What is one memory that will always stand out to you?

One memory that really sticks with me is showing up to work on Christmas Day and having volunteers and staff who were not rostered on showing up as they would any normal day. When I asked what they were doing, they replied they wouldn’t rather be anywhere else or simply they knew they were needed. This really moved me and it shows the never-ending commitment to the animals from our wonderful staff and volunteers.

What advice would you give to someone wanting to do what you do?

I am one of those incredibly lucky few that can honestly say I am doing the job I dreamed of when I was five years old playing with a toy stethoscope and setting up “Snail Hospitals” in my garden. However, while I may have found my calling it really is not for everybody. Its challenging, mentally and physically. Sadly, a high proportion of vets are now leaving the profession within the first five years after qualifying. I think most people would find it surprising that a huge part of the job is dealing with people not animals. Also, while there is some kitten cuddling every now and then most of the patients we deal with are sick, in pain and scared. A love for animals is a must but it is not enough. It also is not a career to pursue if you want to get rich. That said if you can stick it out it can be incredibly rewarding.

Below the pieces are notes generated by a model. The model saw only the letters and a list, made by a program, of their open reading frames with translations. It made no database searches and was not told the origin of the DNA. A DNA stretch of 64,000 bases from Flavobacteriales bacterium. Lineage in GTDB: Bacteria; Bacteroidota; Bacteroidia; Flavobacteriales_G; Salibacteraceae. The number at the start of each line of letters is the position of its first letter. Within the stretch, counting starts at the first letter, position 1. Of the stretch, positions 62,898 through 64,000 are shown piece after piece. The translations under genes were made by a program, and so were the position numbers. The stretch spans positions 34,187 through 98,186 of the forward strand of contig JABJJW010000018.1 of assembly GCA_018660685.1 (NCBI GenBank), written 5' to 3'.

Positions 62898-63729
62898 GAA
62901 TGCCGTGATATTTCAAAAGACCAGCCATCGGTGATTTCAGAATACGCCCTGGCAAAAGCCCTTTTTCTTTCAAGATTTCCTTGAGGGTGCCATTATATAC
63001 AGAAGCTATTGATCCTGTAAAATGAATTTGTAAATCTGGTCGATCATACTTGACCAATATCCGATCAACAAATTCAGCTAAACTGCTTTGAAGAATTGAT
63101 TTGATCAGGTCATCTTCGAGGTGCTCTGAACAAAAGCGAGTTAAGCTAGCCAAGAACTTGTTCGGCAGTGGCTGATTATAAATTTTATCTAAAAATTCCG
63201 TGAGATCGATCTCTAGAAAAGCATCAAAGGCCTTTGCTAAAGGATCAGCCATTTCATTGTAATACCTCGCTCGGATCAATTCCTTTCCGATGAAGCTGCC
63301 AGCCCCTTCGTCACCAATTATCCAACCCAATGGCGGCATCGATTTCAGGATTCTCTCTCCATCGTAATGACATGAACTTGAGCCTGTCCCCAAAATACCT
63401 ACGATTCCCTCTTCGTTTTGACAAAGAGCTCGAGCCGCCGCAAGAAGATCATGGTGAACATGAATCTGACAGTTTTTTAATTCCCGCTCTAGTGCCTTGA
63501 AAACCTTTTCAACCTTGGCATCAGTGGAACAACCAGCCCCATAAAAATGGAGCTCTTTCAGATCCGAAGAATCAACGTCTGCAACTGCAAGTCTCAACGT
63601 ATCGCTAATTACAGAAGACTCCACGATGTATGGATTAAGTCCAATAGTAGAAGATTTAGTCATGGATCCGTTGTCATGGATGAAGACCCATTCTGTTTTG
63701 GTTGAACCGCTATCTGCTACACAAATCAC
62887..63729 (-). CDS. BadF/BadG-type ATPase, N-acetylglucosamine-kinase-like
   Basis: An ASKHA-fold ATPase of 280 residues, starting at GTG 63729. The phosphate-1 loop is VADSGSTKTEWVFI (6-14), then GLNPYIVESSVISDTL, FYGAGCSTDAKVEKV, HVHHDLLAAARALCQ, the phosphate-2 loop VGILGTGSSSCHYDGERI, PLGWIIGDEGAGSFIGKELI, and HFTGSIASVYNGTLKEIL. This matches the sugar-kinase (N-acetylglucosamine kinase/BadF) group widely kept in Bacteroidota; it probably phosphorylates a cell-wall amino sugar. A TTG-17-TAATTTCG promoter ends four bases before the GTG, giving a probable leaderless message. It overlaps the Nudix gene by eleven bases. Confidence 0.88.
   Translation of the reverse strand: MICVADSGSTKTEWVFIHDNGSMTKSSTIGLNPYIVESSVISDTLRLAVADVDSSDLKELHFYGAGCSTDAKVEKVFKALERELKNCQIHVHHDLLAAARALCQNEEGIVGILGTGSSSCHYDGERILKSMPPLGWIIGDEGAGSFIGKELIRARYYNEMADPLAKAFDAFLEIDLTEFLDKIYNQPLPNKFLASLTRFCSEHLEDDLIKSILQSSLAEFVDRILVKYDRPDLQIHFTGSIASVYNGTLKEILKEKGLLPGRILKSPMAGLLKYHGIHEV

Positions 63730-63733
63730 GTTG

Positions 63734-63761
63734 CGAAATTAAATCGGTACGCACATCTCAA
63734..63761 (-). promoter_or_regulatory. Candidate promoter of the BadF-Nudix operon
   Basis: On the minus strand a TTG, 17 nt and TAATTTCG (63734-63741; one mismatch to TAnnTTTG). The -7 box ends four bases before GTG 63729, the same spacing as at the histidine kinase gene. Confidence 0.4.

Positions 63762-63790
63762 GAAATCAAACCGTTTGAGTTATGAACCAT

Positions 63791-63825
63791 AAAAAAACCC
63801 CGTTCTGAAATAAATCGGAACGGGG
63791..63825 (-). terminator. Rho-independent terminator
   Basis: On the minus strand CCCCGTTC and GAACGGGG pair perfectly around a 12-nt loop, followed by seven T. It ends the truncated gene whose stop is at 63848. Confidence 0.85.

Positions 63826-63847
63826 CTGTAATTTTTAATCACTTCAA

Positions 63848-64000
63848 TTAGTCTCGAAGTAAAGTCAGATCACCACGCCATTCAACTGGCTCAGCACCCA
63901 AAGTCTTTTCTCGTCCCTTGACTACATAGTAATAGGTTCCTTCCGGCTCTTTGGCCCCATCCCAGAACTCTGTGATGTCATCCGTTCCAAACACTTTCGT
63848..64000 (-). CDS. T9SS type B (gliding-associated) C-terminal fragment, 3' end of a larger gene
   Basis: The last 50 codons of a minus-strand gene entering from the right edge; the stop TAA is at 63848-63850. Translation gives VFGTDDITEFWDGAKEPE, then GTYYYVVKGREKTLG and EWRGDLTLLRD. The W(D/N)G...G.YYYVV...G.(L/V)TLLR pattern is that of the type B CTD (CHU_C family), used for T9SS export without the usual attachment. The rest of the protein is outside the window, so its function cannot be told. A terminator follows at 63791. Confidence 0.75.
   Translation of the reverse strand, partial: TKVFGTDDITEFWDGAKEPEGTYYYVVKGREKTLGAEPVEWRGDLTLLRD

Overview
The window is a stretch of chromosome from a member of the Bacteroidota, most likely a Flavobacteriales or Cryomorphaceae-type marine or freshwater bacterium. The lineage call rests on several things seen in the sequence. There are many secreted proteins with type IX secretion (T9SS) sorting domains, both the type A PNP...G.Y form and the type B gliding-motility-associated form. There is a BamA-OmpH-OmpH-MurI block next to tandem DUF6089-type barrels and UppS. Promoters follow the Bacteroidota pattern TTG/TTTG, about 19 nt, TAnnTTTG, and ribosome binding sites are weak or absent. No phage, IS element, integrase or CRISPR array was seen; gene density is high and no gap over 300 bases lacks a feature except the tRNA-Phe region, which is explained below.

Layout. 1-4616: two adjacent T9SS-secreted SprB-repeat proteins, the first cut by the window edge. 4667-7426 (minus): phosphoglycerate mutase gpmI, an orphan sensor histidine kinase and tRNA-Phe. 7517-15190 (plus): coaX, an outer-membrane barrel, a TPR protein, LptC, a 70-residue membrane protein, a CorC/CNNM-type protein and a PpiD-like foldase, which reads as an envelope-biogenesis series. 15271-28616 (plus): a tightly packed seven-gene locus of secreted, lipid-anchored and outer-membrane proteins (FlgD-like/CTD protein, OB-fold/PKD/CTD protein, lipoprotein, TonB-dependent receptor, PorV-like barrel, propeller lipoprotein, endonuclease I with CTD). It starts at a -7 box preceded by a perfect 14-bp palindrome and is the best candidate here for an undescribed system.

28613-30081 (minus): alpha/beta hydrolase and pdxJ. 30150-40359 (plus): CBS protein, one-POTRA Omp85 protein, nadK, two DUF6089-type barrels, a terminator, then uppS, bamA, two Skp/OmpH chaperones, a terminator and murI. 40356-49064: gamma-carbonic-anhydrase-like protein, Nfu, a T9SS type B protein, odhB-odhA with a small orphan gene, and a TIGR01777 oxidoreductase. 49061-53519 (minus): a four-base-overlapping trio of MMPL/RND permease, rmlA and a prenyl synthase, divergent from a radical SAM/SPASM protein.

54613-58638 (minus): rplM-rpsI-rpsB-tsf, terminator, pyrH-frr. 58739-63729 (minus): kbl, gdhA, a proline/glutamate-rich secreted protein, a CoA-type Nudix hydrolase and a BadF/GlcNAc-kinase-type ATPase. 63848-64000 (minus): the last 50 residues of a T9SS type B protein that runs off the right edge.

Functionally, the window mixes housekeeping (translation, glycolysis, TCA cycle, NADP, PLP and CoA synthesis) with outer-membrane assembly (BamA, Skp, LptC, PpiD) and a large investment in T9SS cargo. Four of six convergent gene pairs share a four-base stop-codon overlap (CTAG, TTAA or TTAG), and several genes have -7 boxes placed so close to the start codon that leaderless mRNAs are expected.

What do you wish the public knew about what you do?

I think the public often don’t realise the huge emotional strain put on our staff everyday. While we are lucky to see amazing success stories and animal transformations and this is what keeps us going, we also regularly deal with cases of unimaginable cruelty and suffering. All too often I find myself shocked by the aggressive manner in which our reception staff are treated by members of the public in person and over the phone. I wish people could see how hard these people work and how much passion they put into their job. I understand that often these members of public are stressed or frustrated but I would ask everyone to please “Be Kind” as we are all doing the best we can.

One common misconception I see from the public is that because we have only a small number of animals up for adoption at times, we must not be busy. What people don't see is that behind the scenes, we have hundreds of sick and injured animals all year round being cared for tirelessly by our nurses, animal care staff and volunteers that often take weeks or months of care to be adoption ready.

Sylvia Whiting – Veterinarian at SPCA’s Wellington Centre